The Hurricanes were outplaying the Stars for much of this game, but they couldn’t score. That’s the thing about this team, is that they aren’t the Stars. This year, that’s a good thing (though if they don’t make the playoffs, as seems certain now, their draft position will be even worse than Dallas, so that’s something), but they still don’t have the scoring nucleus that Dallas does. You can’t recreate Benn and Seguin and Spezza and Klingberg, even when that foursome isn’t having their best year. (Note: Seguin is still having a great year, and Klingberg has plenty o’ points despite playing beside Not Goligoski all season.)

Jason Spezza scored on a great shot, and it was beautiful. That’s Jason Spezza, cool older brother on full display. Remi Elie is, I believe, his kid cousin in this example. I, like Razor, am also curious as to whether his breakaway move was intentional or not. In real time, it looked like a five-hole attempt, but only Spezza (and probably Ward) knows for sure.

Jason Dickinson served up a pizza to some guy named Valmart or something, but he otherwise was fine. Dickinson should be around for while, but I sometimes fear that his ceiling isn’t nearly as Faksa-ish as we might have hoped. Nonetheless, he’s got the tools, and I’m bullish on him as a player. This season is not a good backlight for auditions.

Justin Dowling almost scored his first NHL goal, which would have been wonderful. I still can’t believe that we are officially watching Dowling, Smith, Shore, Dickinson, Honka and Lindell all play in the same NHL game. This is not how this season was supposed to go, but I suppose we ought to try to enjoy seeing these kids up and at ‘em, eh? Goodness knows they’re all capable of doing something special.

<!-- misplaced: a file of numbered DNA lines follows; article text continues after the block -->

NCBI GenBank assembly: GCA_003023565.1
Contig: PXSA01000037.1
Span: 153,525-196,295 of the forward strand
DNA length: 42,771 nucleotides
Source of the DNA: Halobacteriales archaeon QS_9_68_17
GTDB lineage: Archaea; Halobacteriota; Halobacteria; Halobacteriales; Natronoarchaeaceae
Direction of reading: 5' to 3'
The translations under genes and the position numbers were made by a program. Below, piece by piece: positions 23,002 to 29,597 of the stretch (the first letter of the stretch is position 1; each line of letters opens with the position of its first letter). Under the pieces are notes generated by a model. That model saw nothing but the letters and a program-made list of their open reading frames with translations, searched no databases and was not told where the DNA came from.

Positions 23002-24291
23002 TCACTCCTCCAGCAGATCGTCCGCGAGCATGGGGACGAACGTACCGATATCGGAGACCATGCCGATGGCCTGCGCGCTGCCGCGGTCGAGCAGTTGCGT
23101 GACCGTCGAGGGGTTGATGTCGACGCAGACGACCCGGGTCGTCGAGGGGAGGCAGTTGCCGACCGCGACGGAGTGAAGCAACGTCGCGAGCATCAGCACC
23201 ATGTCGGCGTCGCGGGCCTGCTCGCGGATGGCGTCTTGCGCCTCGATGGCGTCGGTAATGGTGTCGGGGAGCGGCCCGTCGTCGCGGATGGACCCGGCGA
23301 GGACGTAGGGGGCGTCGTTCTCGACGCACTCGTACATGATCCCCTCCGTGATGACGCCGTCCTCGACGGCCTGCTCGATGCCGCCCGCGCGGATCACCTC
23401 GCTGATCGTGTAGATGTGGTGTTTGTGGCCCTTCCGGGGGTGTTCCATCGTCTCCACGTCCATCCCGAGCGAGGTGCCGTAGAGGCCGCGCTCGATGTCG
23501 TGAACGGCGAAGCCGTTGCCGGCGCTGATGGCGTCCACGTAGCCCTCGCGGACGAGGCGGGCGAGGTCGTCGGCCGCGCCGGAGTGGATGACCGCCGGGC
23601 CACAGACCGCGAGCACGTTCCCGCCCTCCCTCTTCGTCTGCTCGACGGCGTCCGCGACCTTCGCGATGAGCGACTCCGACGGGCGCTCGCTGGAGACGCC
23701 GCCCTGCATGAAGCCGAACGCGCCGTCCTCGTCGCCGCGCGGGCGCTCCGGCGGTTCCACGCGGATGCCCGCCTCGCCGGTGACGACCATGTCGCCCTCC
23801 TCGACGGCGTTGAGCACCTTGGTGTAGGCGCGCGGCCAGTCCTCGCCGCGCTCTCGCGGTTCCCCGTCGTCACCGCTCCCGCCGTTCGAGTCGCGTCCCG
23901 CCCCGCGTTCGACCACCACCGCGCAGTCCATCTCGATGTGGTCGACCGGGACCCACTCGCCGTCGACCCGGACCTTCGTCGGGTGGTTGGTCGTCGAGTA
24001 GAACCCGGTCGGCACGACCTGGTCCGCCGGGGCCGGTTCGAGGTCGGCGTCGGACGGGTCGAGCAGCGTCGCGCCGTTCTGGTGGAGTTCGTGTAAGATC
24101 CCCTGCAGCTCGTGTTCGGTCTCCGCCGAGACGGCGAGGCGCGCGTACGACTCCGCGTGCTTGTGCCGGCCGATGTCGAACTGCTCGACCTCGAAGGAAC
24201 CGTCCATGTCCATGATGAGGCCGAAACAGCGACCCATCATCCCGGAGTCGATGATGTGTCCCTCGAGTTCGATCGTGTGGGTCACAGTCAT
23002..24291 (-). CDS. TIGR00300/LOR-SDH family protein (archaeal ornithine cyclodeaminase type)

Speaking of which, I’ve been mulling over the defense more, especially after the broadcast was singing Lindell’s praises tonight. If the org loves Lindell this much, then your left side next season seems fairly jammed, even if Vegas takes Oleksiak or Hamhuis (I can’t see them taking Hamhuis, but who knows). The trouble is, I’m not sure if Jim Nill would be okay with a lineup of Klingberg, Honka, Hamhuis/Oleksiak and (at some later date) Gavin Bayreuther. That’s a lineup of speed over size, unless Johns-Lindell gets assigned as some sort of shutdown pair, which seems unlikely at this point. I’m not sure how it all shakes out, but you can see how adding someone like Karl Alzner into that mix would make it “feel” a bit more big-league. I’m not saying I agree with that, however.

Tyler Seguin played center, and he’s done that for seven (if I remember what Razor said) games now. Steven Stamkos was vocal (indirectly) about wanting to play center over wing, but we never heard a peep of protest from Seguin about playing wing. He always responded by deferring to his coach, but I can’t imagine he wouldn’t rather play center, all things being equal. This summer will have a lot of things going on.

I enjoy shutouts, even boring ones like this one turned into later on. The Stars’ defense has allowed fewer goals lately, and while it’s also meant taking every last bit of fun out of the offense (though Honka tried his darndest tonight), it has sort of been effective. Coaches can affect the game if their players listen to them, and clearly Ruff’s players still are. Tonight, Kari Lehtonen was glad they did, and I’m glad for him. Why not wish these guys well for one more week?